Perineural invasion and TRUS findings are complementary in predicting prostate cancer biology - Abstract

INTRODUCTION: Clinical variables with more accuracy to predict biologically insignificant prostate cancer are needed.

We evaluated the combination of transrectal ultrasound-guided biopsy of the prostate (TRUSBx) pathologic and radiologic findings in their ability to predict the biologic potential of each prostate cancer.

MATERIALS AND METHODS: A total of 1043 consecutive patients who underwent TRUSBx were reviewed. Using pathologic criteria, patients with prostate cancer (n = 529) and those treated with radical prostatectomy (RP) (n = 147) were grouped as: "insignificant" (Gleason score ≤ 6, prostate-specific antigen (PSA) density ≤ 0.15 ng/ml, tumor in ≤ 50% of any single core, and < 33% positive cores) and "significant" prostate cancer. TRUSBx imaging and pathology results were compared with the RP specimen to identify factors predictive of "insignificant" prostate cancer.

RESULTS: TRUSBx pathology results demonstrated perineural invasion in 36.4% of "significant" versus 5.4% of "insignificant" prostate cancers (p < 0.01) and pathologic invasion of periprostatic tissue in 7% of significant versus 0% of insignificant prostate cancers (p < 0.01). TRUS findings concerning for neoplasia were associated with significant tumors (p < 0.01). Multivariable analysis demonstrated perineural invasion in the biopsy specimen (p = 0.03), PSA density (p = 0.02) and maximum tumor volume of any core (p = 0.02) were independently predictive of a significant prostate cancer.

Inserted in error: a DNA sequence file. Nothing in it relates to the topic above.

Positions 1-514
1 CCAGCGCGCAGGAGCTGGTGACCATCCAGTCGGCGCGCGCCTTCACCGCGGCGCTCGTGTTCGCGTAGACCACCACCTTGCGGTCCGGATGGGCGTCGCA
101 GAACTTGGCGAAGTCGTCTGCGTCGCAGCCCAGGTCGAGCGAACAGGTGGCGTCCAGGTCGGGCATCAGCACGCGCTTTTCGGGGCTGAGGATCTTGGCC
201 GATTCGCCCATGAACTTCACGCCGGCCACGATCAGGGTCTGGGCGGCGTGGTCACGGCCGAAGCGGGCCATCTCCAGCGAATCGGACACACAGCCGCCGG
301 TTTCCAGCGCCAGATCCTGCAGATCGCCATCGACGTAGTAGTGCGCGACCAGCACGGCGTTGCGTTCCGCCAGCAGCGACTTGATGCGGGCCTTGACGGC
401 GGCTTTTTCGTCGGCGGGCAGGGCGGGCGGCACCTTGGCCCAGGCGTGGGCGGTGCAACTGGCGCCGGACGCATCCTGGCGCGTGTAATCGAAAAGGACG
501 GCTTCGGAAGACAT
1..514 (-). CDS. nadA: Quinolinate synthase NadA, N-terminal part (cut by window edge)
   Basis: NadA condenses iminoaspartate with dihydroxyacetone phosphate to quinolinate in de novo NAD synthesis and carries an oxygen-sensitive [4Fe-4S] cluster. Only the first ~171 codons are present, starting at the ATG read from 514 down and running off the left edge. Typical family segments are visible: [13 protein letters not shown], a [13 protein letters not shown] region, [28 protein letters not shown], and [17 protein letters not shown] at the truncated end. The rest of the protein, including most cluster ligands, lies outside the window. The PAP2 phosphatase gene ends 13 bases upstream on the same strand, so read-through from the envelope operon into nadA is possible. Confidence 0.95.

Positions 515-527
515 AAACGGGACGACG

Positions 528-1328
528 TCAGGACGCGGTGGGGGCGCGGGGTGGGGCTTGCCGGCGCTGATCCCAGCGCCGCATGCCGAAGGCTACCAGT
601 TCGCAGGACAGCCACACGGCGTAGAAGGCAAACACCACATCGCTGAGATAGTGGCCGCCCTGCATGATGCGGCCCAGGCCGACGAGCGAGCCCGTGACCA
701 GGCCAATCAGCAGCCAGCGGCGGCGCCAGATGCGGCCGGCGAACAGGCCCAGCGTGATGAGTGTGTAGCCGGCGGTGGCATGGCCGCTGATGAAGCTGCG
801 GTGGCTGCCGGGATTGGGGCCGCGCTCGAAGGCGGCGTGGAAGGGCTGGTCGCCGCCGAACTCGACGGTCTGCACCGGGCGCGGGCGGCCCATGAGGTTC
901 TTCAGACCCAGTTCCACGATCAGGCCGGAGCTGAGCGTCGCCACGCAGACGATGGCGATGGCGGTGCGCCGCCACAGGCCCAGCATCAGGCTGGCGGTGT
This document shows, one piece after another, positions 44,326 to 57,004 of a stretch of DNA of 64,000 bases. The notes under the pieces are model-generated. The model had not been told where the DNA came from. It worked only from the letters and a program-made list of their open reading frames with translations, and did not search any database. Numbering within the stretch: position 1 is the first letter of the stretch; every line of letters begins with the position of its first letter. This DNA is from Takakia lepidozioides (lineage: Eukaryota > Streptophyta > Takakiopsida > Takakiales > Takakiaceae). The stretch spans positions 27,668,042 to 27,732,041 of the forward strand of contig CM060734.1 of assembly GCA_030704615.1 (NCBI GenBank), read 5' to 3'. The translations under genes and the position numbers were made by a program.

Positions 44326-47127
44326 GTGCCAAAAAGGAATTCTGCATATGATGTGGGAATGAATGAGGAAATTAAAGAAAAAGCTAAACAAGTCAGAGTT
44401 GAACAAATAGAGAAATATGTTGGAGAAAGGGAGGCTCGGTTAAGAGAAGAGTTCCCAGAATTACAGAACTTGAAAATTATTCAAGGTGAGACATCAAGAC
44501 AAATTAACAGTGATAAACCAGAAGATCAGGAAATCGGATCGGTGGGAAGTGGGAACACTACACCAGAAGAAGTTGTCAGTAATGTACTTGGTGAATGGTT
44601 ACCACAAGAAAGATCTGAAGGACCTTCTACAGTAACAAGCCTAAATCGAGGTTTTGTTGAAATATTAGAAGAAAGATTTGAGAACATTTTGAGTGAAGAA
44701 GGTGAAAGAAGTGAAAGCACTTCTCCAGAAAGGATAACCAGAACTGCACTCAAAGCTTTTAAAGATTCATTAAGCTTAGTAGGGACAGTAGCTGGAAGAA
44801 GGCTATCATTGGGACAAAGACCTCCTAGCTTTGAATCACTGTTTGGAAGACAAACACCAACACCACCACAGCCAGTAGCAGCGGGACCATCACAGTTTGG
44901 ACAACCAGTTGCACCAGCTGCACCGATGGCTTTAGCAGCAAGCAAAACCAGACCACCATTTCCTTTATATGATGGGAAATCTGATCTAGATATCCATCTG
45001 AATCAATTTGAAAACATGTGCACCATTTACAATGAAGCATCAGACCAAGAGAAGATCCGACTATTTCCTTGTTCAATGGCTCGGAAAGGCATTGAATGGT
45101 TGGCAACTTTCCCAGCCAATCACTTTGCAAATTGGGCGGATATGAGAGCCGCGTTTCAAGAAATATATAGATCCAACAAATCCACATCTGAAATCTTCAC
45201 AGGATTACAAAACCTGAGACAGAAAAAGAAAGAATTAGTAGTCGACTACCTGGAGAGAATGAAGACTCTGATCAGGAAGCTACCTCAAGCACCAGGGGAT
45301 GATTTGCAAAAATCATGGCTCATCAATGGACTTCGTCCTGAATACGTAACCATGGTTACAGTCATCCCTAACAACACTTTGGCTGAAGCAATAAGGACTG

CONCLUSIONS: TRUS findings concerning for measurable tumor and perineural invasion in TRUSBx specimens appear to be complementary to Epstein's pathologic criteria and should be considered to aid in the determination whether a prostate cancer is organ-confined and more likely to be biologically insignificant.

Written by:
Martinez CH, Williams AK, Chin JL, Stitt L, Izawa JI.   Are you the author?
Schulich School of Medicine and Dentistry, Western University, London, Ontario, Canada.

Reference: Can J Urol. 2013 Apr;20(2):6696-701.

PubMed Abstract
PMID: 23587509 Prostate Cancer Section